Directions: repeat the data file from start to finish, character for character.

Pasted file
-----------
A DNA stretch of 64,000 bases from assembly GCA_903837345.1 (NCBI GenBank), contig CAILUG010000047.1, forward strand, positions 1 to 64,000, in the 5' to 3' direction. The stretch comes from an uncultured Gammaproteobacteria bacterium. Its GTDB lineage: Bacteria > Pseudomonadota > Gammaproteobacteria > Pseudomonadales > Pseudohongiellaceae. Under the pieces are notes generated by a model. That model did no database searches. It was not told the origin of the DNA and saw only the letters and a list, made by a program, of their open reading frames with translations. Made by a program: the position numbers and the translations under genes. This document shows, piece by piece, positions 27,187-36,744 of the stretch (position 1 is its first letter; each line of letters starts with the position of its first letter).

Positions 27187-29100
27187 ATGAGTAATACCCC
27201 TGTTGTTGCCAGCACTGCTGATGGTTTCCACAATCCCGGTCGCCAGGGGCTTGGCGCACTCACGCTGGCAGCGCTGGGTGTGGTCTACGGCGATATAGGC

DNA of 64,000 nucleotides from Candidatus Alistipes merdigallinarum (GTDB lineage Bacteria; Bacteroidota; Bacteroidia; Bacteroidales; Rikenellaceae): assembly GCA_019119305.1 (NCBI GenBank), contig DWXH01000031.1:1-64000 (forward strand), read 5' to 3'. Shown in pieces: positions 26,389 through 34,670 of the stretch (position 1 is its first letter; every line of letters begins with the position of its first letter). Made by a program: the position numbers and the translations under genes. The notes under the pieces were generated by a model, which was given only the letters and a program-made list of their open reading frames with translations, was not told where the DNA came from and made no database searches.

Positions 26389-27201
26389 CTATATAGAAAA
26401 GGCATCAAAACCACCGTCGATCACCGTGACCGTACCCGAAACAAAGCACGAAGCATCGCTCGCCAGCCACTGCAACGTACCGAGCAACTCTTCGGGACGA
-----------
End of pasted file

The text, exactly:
A DNA stretch of 64,000 bases from assembly GCA_903837345.1 (NCBI GenBank), contig CAILUG010000047.1, forward strand, positions 1 to 64,000, in the 5' to 3' direction. The stretch comes from an uncultured Gammaproteobacteria bacterium. Its GTDB lineage: Bacteria > Pseudomonadota > Gammaproteobacteria > Pseudomonadales > Pseudohongiellaceae. Under the pieces are notes generated by a model. That model did no database searches. It was not told the origin of the DNA and saw only the letters and a list, made by a program, of their open reading frames with translations. Made by a program: the position numbers and the translations under genes. This document shows, piece by piece, positions 27,187-36,744 of the stretch (position 1 is its first letter; each line of letters starts with the position of its first letter).

Positions 27187-29100
27187 ATGAGTAATACCCC
27201 TGTTGTTGCCAGCACTGCTGATGGTTTCCACAATCCCGGTCGCCAGGGGCTTGGCGCACTCACGCTGGCAGCGCTGGGTGTGGTCTACGGCGATATAGGC

DNA of 64,000 nucleotides from Candidatus Alistipes merdigallinarum (GTDB lineage Bacteria; Bacteroidota; Bacteroidia; Bacteroidales; Rikenellaceae): assembly GCA_019119305.1 (NCBI GenBank), contig DWXH01000031.1:1-64000 (forward strand), read 5' to 3'. Shown in pieces: positions 26,389 through 34,670 of the stretch (position 1 is its first letter; every line of letters begins with the position of its first letter). Made by a program: the position numbers and the translations under genes. The notes under the pieces were generated by a model, which was given only the letters and a program-made list of their open reading frames with translations, was not told where the DNA came from and made no database searches.

Positions 26389-27201
26389 CTATATAGAAAA
26401 GGCATCAAAACCACCGTCGATCACCGTGACCGTACCCGAAACAAAGCACGAAGCATCGCTCGCCAGCCACTGCAACGTACCGAGCAACTCTTCGGGACGA